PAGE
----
By Jaime Suchliki, University of Miami
Compared to the number of Mexican immigrants entering the US through its southwestern border, migration of Cubans may seem insignificant. Yet the numbers of Cubans coming to the US has soared since Raul Castro’s regime lifted travel restrictions last year. Most are now flying straight into the country.
The Institute for Cuban and Cuban-American studies estimates that 38% of Cubans visiting as tourists stay under the Cuban Adjustment Act, a special provision that allows Cubans who reach American soil to remain permanently.
Customs figures indicate that more than 22,000 Cubans arrived at the US and Canadian borders last year. Another 20,000 are coming legally as part of a US-Cuba migration accord reached during the Clinton administration. The number of Cubans trying to reach the US by sea also increased to more than 4,000 this past year. Altogether, more than 75,000 Cubans are coming to the US every year.
There are several reasons for this increased outflow of Cubans from the island.
First and foremost there is disillusionment with Raul Castro’s limited changes. There was hope early on, but it has now faded. Cubans don’t see a future with the corrupt and inefficient military gerontocracy ruling the country. Profound reforms such as allowing Cubans to own export businesses or to partner with foreign companies are not forthcoming. Low prices for Cuba’s exports, a stifling bureaucracy and continuous repression are making life on the island increasingly unbearable.
Then there is fear that a partial reduction or complete end of Venezuelan subsidies will usher in a new, more difficult era. Cubans still remember the painful times following the collapse of the Soviet Union and communism in Eastern Europe.
The Castro regime has encouraged emigration. It alleviates internal pressure by creating an escape valve which weakens opposition. In addition it eliminates one of the major complaints of Cubans on the island – that they were prohibited from traveling abroad.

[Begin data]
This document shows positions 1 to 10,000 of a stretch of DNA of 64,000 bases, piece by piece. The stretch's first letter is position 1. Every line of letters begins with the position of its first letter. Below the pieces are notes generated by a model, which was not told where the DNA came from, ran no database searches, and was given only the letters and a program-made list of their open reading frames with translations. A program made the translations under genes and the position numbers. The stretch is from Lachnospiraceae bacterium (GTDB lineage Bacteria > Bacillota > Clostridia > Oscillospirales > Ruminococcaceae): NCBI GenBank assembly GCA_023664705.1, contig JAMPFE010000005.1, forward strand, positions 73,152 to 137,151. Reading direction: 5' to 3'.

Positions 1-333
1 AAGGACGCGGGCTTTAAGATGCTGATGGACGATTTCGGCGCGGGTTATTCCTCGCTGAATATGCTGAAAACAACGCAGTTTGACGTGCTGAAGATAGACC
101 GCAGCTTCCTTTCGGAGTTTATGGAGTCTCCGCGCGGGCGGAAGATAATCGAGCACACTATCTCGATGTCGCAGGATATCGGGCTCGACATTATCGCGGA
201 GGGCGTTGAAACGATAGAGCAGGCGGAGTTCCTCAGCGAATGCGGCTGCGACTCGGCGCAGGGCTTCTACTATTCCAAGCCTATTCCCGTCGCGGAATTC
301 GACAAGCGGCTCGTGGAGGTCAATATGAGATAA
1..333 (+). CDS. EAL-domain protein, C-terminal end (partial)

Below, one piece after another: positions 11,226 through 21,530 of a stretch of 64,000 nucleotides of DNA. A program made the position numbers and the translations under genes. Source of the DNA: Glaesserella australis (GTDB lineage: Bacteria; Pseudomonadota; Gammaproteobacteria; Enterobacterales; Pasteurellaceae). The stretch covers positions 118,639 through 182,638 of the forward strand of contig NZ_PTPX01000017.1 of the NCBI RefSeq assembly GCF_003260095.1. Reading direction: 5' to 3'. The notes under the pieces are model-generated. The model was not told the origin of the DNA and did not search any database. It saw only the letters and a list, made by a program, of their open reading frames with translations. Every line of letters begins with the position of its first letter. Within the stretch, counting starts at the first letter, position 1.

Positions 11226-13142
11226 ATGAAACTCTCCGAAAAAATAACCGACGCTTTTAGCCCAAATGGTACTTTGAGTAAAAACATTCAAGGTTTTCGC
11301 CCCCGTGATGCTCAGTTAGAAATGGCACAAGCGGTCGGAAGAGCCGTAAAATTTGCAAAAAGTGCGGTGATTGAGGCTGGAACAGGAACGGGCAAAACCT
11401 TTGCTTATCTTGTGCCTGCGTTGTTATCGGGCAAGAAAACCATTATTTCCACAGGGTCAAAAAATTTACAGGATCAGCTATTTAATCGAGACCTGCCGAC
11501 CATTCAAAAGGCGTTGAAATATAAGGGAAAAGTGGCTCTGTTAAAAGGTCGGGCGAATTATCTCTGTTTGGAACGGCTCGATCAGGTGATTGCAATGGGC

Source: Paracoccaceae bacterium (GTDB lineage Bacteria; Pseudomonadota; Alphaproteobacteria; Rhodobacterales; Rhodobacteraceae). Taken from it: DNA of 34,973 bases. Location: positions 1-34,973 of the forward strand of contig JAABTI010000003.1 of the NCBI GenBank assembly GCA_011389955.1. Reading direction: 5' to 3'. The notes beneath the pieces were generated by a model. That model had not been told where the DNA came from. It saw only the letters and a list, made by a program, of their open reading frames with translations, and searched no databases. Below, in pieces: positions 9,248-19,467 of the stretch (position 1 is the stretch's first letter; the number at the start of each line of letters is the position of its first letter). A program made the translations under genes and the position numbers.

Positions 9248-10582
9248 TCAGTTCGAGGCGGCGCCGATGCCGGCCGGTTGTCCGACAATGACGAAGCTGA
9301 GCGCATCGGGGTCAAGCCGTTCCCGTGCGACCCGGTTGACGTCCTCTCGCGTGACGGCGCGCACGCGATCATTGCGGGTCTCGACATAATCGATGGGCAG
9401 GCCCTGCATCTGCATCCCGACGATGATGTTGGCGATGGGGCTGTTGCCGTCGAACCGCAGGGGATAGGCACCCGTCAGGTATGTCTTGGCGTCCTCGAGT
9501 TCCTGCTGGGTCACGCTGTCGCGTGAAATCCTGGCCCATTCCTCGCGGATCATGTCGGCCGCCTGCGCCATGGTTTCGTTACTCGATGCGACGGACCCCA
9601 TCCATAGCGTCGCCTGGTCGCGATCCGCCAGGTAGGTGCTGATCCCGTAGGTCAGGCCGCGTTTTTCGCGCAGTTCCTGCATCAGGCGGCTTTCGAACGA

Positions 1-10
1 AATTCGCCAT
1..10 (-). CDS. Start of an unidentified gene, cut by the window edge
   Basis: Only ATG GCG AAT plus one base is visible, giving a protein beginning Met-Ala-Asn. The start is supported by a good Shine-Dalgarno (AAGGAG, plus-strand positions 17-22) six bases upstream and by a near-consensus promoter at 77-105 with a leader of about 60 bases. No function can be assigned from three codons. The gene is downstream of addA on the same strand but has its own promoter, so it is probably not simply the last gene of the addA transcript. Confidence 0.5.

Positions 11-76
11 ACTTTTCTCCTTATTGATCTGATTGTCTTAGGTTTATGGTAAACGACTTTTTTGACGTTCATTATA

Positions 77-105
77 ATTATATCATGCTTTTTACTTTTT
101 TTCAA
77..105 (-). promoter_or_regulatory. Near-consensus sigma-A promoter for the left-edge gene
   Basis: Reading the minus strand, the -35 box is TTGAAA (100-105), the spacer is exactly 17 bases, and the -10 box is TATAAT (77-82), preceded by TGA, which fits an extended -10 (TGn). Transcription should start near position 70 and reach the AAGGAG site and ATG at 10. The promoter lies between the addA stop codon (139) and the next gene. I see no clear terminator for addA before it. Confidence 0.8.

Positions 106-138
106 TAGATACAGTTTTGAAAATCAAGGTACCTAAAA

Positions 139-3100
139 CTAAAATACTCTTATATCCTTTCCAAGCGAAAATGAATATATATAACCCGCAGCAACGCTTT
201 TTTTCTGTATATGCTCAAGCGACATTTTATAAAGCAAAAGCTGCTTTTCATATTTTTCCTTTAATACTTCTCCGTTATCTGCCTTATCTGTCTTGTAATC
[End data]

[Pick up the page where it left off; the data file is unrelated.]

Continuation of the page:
Finally, the powerful attraction and help of some two million Cuban-Americans living in the US encourages and facilitates the migration process. Their experience in this country is an attraction for those suffering on the island and longing for a better future.
Unfortunately for Cuba, most of those leaving are young and educated, causing a brain drain difficult to replace in the short term. The profile of the people on the island is older. The social and medical cost of caring for this aging population represents a major challenge for the regime. Health and educational systems have deteriorated. Sanitation and environmental conditions are deplorable producing widespread outbreaks of cholera, dengue and malnutrition.
Politics before the economy
The Castro regime seems to have few answers. Accelerating the reform process may alienate more conservatives and orthodox supporters. Raul Castro himself is not a reformist and fears that profound changes may lead to friction and factionalism. Raul is no Gorbachev or Deng Xiaoping and no friend of the US. With his brother alive and even when he is gone, he is not likely to embark on major reforms: 48 years as Minister of Defense hardened him into a Stalinist military man. Seven years in power has failed to show him as a liberal reformer.
In Cuba, political considerations dictate economic decisions. Raul is interested in muddling through economically and guaranteeing a peaceful succession that leaves his military allies and family in power. His son, Alejandro Castro Espin, a colonel coordinating the military with other intelligence services, has emerged as potential successor.
When Raul steps down from power in three years, it will be the Politburo of Cuba’s Communist Party that will decide the successor. By then Alejandro will have become a member of the Politburo and will have significant influence. The most likely scenario, therefore, is political continuity under the direction of the military and the Castro family.
The future of Cuba is clouded with problems and uncertainties. More than five decades of communism will surely leave profound scars on Cuban society. Even under a scenario of transition from the Castros to a civilian, reformist leadership, reconstruction may be slow, painful, and not totally successful.
Cuba has three unique advantages: proximity to, and a long tradition of close relationship with the United States before 1958; major tourist attractiveness; and a large and wealthy exile population. These three factors could converge to transform Cuba’s economy, but only if the Cuban leadership creates the necessary conditions: an open, legally fair economy and an open, tolerant, and responsible political system. Unfortunately, life in Cuba is likely to remain difficult and improve slowly for years to come.
The Institute for Cuban and Cuban-American Studies receives funding from the state of Florida.